Guatemala: The Culture that Crawls

Twenty million people worldwide are completely immobile; they are forced day after day to crawl on their hands and knees as that is their only way to get around. In poor countries, wheelchairs don't work because they cannot navigate through jungles or rocky roads. In other cases, mothers, fathers, brothers and sisters carry family members who cannot get around on their own.

In 1995, an organization called the P.E.T. project or Personal Energy Transportation, formed out of a one-stall garage in Mid-Missouri hoping to give new life to these people in need. Today, nearly 15 years later, their work is making a difference worldwide. PETs have been distributed to more than 80 countries, and distributors are now located throughout the United States. Still, the need is great, and their message has not been heard on a national level.

This documentary series explores the plight of the immobile in Guatemala, which is home to a population so large and hidden that it is extremely difficult to even count them. Some have never even left the front steps of their own home. Today, thousands of people worldwide are working to help these disabled individuals find their voice.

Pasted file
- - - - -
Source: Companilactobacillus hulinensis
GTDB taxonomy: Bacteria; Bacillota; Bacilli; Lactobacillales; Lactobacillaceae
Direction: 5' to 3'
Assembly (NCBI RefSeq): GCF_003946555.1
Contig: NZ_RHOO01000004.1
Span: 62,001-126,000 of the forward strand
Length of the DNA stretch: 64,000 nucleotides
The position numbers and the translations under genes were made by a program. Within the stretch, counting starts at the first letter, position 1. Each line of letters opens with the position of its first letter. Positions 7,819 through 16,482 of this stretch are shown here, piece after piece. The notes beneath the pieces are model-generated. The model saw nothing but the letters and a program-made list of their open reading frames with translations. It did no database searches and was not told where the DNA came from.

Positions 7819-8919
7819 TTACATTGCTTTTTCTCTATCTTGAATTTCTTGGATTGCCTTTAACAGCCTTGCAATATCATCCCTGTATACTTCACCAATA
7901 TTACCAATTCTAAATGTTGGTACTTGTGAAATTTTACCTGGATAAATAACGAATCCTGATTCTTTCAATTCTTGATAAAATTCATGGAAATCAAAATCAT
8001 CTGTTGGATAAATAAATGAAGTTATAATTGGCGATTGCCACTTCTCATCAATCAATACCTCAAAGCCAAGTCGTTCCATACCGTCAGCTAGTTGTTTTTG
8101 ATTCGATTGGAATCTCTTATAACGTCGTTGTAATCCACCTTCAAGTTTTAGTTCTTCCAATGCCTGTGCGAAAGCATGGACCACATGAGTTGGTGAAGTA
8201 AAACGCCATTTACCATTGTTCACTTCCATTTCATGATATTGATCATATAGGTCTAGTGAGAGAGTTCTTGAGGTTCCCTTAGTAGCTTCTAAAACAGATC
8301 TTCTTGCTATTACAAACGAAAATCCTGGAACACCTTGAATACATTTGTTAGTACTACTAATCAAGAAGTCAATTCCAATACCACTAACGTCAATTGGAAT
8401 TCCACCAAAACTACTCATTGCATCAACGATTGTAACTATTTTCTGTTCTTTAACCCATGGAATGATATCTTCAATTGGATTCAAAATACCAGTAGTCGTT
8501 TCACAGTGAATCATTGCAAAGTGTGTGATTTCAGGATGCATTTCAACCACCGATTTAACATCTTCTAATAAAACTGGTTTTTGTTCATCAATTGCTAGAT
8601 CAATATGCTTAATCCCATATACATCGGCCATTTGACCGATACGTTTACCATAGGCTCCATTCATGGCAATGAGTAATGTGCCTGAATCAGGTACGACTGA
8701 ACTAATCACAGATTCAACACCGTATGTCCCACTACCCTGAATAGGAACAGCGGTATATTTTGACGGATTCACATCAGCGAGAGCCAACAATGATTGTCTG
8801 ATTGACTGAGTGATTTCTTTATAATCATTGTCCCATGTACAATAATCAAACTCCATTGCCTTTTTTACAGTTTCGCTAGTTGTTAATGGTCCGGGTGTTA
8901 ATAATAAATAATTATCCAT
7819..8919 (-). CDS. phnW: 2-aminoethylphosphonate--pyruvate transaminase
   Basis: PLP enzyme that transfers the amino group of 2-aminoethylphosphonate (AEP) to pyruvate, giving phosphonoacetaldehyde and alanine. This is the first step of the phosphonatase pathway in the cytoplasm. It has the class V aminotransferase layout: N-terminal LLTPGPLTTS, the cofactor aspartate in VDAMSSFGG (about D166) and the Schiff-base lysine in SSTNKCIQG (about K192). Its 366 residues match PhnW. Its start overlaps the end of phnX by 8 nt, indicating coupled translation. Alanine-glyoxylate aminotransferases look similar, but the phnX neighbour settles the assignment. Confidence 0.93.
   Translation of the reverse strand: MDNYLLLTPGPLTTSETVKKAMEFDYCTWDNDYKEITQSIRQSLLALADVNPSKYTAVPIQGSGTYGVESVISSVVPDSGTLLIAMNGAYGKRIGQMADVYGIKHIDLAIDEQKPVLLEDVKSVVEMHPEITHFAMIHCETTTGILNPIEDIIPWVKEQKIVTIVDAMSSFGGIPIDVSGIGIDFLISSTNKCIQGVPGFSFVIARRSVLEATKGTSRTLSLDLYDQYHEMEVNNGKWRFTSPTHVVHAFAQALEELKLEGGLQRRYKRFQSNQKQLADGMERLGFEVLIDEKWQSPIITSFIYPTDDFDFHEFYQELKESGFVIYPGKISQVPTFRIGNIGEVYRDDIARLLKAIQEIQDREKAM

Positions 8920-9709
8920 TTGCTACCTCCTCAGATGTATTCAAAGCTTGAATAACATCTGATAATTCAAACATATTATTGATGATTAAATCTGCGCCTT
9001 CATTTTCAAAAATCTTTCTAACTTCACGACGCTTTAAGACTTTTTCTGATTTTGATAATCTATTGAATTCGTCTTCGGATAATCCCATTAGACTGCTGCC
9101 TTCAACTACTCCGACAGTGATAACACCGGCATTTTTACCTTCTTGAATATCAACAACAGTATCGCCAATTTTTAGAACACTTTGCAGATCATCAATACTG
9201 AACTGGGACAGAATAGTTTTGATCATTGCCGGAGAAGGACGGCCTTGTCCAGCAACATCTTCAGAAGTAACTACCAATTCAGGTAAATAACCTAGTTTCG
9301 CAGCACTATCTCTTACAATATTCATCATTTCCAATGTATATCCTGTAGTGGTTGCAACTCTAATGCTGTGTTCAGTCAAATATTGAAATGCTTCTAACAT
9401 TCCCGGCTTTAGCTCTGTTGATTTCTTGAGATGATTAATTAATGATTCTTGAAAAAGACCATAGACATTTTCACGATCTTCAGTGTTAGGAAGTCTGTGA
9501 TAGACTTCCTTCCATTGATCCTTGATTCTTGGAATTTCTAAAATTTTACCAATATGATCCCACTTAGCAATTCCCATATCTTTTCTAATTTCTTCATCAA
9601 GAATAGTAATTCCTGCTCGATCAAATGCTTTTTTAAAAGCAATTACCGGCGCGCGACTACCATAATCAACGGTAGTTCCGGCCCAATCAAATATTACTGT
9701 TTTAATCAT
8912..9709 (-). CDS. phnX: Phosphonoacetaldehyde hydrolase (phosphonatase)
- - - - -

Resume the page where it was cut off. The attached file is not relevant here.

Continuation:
To learn more, visit The Culture that Crawls

Alex Rozier was one of five winners of the 2010 Pulitzer Center YouTube Project Report contest.

Starving and Immobile: They Crawl

At six years old, Jessica weighs just sixteen pounds. She lives--barely--on a diet of tortillas and coffee. It's all her family can afford.

Half-Hour Special: The Culture That Crawls

On Saturday, Dec. 11 at 6:30 p.m., KOMU-TV (channel 8 in Missouri) aired a half-hour documentary special on The Culture That Crawls, featuring YouTube Project Report Winner Alex Rozier's latest work in Guatemala.

Broken by Disability

On Monday, December 6 at 10 p.m., KOMU-TV (Channel 8 in Missouri) aired Alex Rozier's piece on the disabled in Guatemala and how a P.E.T (personal energy transportation device) can change someone's life forever.